This in turn creates a distorted view of what is best for the town. And although Mr Uddin admits central government policy leaves local authorities in ‘a catch 22’ much of the time, he thinks much could be achieved if they took a constructive approach to working with the town’s business community.

He said: “Many of those who work in the council, I say this with respect, are people with a great understanding of how local authorities work and how the system works.

“But they are not people who have run businesses, employed people, stay awake at night wondering if their business will be profitable after the next rent. These challenges are the things business people deal with every day and they should not be overlooked.”

Helping businesses worried about the rise in rates is one area where the council could try and make the most of a bad hand Mr Uddin believes.

“The town needs a body to represent the commercial community”

“The council has to take a sympathetic approach and say ‘right we know we have been passed down this particular scenario, but how can we approach it in a way that makes sure our business community will not be damaged in a way which will not result in them folding’.

“This does not take a lot of financial resources, it needs an attitude and a policy. It has to come from the top. From the leader and chief executive down.”

But ultimately, in order to affect the sort of change businesses leaders want will mean that they too have to be proactive in fighting for it, Mr Uddin said.

To this end, he is looking to establish a new group to represent all aspects of commerce within the town and ensure their voice is heard when policy is being made.

For Mr Uddin, the current set up is simply not working.

“The town needs a body to represent the commercial community which is singly concerned with issues that affect them, be it a small shop, solicitors, hotel, retail shop. That is something massively lacking in this town and this town more than any needs it.”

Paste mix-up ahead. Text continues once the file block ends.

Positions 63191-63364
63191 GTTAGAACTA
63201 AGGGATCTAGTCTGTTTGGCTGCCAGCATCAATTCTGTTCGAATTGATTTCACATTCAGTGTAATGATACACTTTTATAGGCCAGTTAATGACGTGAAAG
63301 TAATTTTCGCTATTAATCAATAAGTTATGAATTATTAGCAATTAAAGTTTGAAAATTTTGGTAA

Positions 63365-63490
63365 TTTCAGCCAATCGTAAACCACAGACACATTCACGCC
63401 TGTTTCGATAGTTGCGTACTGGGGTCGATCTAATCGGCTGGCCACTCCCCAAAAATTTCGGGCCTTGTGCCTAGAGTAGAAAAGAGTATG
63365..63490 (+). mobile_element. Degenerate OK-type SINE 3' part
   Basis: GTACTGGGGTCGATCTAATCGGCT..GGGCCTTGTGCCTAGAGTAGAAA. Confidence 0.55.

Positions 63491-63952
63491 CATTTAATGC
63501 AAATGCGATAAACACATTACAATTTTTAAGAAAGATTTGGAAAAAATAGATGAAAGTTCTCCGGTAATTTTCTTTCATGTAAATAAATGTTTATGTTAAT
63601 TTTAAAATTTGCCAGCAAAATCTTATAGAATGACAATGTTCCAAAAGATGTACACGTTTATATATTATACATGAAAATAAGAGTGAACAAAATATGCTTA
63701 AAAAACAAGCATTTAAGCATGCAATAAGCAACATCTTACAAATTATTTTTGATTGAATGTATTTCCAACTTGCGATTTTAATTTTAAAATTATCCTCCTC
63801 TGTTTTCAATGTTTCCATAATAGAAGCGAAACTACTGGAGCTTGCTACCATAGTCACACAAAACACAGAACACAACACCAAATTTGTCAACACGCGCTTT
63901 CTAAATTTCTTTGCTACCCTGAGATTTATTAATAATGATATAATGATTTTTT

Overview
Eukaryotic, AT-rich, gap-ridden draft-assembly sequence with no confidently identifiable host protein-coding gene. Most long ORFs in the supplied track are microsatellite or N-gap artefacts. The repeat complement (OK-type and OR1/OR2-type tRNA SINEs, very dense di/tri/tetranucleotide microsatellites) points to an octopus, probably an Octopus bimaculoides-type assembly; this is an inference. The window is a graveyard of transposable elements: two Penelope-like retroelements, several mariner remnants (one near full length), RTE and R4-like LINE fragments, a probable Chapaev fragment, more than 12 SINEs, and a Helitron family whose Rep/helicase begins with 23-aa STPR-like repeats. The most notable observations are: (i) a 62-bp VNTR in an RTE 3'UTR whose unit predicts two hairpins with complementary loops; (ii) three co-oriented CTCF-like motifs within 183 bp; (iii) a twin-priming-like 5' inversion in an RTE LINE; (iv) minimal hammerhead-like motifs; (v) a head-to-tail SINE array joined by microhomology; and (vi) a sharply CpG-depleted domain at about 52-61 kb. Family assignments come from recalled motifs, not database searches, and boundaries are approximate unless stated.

Organisations such as Royal Tunbridge Wells Together do not fulfil the role he has in mind because, for him, they do not take an active role in lobbying for policy changes.

He highlighted the fact that when major planning applications are due to be considered they often refer to the views sought from the relevant authorities, alongside those of residential groups, parishes, utilities, special interest groups and others – but never a collective business group.

“When proposals are submitted to convert offices into residential units, or when car park changes are increased, there should be consultation with the business community.

“Ultimately everyone wants what is best for the town, but if that is the case you cannot disengage one aspect; be it the council, residents, the civic society, or businesses from one another. It is a symbiotic relationship and all should be involved.”

He is also prepared to put in the legwork to ensure such a group exists if there is enough support.

“For what it is worth if I need to I will have to put my money where my mouth is. I have been talking to other established business owners and not a single person has said it is a bad idea. People are thinking the same things but there is not a vehicle to harness all of these views and concerns and present all these things in a way that allows a discussion and debate to be had.

“Businesses on the whole will almost always generate employment. How can that be a bad thing for the community? To push them away from a town, surely that is an own goal?”